When I added up my total loans, I wasn’t completely sure of the exact dollar amount. YES I REALLY JUST SAID THAT, I’m a bad personal finance blogger. I did know of the general area, but I was off by around $2,000. When I finally sat down and realized the exact dollar amount that I owed, reality really set in.
Once you know that exact number, it’ll help you realize that you need an action plan to pay it off.
It’s really up to you personally. Different people prefer to attack their debt in different ways. With me, I’m trying to get rid of my student loans which have the highest interest rates. A large amount of my loans are at 6.8%.
I prefer to pay the highest so that I am gaining the LEAST amount of interest on my loans that I possibly can. If I stared by knocking out a loan than gets 0% (which none of mine do, just hypothetically), then I would still be gaining interest on my other loans and that, in the end, would not be worth it to me at all.
However, some choose to pay off the loans that have the highest or lowest amounts. This way you can really feel like you are accomplishing something when you knock out loans one by one. If you knocked out the student loans with the lowest amounts first, then you will probably feel like you’re accomplishing more and be more motivated with each student loan that you eliminate.
I’ve really been working hard on finding ways to earn extra income. I’ve been doing great with this, but it hasn’t always been this easy. In September I made $3,275 and in October I made $3,700 (both after fees but before taxes) in extra income. Before September, I wasn’t making nearly these amounts, and I am still very surprised.
EDIT (February 8, 2013): In the month of January, I made over $6,000 in extra income. I do many things in order to reach this level, read further on my extra income page. I’m a freelance writer, a virtual assistant (read further on how to become a virtual assistant and what exactly a virtual assistant does), and blog owner in my spare time.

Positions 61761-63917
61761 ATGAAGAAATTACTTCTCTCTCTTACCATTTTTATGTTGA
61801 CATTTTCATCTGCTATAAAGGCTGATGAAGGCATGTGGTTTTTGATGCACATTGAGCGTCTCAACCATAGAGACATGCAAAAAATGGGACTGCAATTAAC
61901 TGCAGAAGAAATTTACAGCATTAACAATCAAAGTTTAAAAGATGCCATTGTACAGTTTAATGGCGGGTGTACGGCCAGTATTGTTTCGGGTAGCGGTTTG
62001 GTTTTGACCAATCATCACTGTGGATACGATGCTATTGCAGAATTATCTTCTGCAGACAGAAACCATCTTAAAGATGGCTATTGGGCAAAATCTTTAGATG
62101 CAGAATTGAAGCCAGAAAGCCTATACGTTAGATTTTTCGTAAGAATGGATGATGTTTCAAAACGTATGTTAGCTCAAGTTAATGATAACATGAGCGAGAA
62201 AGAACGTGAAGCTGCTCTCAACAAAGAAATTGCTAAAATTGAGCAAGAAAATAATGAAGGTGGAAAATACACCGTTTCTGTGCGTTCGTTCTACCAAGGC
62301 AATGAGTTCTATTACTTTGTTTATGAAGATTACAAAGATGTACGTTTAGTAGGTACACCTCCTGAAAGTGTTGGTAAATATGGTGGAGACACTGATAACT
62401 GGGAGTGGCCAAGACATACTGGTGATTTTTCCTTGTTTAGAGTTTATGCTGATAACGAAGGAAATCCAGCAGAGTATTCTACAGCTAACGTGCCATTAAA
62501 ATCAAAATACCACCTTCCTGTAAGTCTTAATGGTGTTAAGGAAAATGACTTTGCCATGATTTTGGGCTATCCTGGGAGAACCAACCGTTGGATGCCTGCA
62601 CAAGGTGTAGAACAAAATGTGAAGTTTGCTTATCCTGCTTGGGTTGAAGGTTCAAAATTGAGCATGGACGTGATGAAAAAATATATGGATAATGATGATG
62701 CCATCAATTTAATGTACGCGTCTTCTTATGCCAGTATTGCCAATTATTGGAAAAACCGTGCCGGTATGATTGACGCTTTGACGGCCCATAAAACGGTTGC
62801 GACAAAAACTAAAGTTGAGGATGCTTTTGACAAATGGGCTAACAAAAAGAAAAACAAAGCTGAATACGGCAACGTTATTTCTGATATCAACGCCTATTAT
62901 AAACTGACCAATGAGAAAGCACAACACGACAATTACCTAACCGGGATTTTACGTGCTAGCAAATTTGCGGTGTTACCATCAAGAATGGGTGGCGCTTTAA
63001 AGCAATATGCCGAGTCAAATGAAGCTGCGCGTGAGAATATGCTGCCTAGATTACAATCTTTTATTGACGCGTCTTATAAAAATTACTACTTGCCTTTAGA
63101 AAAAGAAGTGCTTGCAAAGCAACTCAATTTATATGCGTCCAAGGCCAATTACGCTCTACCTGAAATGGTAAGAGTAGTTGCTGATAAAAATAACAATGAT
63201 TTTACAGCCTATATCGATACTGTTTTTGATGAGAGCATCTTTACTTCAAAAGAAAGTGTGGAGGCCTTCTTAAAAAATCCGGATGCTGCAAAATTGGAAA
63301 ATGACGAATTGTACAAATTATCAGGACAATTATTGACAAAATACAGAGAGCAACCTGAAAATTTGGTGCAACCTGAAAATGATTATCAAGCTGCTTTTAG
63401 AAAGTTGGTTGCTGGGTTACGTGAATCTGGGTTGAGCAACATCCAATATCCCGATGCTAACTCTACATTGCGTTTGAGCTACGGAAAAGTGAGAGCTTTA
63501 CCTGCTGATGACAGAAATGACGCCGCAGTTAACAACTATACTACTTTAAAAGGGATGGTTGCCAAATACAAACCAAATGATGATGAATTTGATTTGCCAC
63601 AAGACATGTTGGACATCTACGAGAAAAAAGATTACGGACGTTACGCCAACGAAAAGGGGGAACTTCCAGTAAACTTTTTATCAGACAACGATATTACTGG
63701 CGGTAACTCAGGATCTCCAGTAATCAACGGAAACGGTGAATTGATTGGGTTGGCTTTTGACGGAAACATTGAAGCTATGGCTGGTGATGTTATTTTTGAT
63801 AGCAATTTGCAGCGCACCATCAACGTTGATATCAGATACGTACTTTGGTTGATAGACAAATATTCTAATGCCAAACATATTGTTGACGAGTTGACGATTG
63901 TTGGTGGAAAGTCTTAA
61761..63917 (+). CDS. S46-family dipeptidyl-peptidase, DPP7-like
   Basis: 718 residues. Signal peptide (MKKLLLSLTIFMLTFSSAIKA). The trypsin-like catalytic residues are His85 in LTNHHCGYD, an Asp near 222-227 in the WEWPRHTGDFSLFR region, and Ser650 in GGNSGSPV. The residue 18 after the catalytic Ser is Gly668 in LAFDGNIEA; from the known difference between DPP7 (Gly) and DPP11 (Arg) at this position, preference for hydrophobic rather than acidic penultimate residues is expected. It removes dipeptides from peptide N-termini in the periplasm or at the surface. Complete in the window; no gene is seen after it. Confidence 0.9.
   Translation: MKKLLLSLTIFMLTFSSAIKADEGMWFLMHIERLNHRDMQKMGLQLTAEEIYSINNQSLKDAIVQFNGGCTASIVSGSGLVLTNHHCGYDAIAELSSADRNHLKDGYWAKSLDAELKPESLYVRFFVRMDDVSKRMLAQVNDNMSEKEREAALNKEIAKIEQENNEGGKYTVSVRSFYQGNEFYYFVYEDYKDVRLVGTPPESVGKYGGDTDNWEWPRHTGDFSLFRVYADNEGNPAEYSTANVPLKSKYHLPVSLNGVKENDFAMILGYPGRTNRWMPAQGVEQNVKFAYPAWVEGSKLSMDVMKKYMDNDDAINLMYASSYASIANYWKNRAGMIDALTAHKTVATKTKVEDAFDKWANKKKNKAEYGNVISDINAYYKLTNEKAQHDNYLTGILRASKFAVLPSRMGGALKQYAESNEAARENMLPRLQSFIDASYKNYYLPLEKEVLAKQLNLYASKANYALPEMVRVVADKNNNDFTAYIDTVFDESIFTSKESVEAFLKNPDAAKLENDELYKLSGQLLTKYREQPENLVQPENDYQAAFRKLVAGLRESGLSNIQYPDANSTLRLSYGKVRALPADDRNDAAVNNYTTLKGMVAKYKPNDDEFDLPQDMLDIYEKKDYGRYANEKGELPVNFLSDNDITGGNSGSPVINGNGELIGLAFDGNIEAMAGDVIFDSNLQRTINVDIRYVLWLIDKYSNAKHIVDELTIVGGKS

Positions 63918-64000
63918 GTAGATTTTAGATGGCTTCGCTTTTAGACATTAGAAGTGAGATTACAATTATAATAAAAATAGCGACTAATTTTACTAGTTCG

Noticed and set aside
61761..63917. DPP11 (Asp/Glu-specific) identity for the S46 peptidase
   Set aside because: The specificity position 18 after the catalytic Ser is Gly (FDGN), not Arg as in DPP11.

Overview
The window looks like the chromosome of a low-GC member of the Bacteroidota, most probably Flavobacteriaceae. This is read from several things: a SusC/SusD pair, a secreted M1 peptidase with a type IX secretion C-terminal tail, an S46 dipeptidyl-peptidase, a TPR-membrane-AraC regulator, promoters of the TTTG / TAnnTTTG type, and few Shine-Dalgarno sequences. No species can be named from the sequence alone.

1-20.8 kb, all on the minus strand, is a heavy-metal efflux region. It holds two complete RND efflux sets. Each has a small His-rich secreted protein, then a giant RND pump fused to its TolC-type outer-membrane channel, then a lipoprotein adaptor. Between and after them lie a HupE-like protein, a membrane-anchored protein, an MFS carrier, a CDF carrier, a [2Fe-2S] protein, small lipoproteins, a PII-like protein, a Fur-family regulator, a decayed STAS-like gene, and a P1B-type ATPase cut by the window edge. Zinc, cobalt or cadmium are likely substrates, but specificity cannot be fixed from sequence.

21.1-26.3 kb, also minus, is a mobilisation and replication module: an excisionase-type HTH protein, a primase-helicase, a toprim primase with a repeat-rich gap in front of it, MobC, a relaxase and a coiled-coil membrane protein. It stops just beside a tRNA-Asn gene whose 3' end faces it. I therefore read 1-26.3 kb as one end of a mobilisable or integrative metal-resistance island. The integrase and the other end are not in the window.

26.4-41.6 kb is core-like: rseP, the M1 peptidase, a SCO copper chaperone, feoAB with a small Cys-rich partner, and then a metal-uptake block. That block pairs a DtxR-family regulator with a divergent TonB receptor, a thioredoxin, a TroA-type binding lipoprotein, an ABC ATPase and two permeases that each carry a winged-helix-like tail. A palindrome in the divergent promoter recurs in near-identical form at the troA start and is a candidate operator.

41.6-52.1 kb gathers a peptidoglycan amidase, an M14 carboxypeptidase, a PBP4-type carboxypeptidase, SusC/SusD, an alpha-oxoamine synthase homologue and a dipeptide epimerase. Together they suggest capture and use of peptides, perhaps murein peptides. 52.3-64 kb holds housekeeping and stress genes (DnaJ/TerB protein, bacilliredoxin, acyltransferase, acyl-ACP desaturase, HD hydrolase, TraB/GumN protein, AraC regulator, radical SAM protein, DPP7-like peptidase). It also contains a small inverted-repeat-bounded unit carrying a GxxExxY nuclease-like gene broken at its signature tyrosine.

My goal right now is to throw nearly all of my extra income towards my student loans. Now, why am I not saying “ALL” instead of “nearly?” It’s because I am being realistic. I know for a fact that I will not put all of it towards student loans, in fact, I’ve already spent some of it (not a lot though).
There are probably a couple of things out there that you do not absolutely need. Or maybe there are things in your life that you can get for cheaper. Try calling any of the companies that you do business with and see if they can lower their prices at all. This can be your gym, cell phone, internet and so on.
There are also many other things that you can do. Lowering your auto expenses, lowering your utility bills, eating at home more often, cooking from scratch and so on are all great things you can do to lower your expenses.
We are really working on eating at home as much as we can. We used to go out to eat way too much. What’s the point of eating out at a restaurant every single day? We were being stupid, it’s that plain and simple.
Answer these questions:
1. How much do you owe?
2. How much have you paid off?
3. How long do you think it will take you to pay your student loans off completely?
4. What are you doing to pay them off more quickly?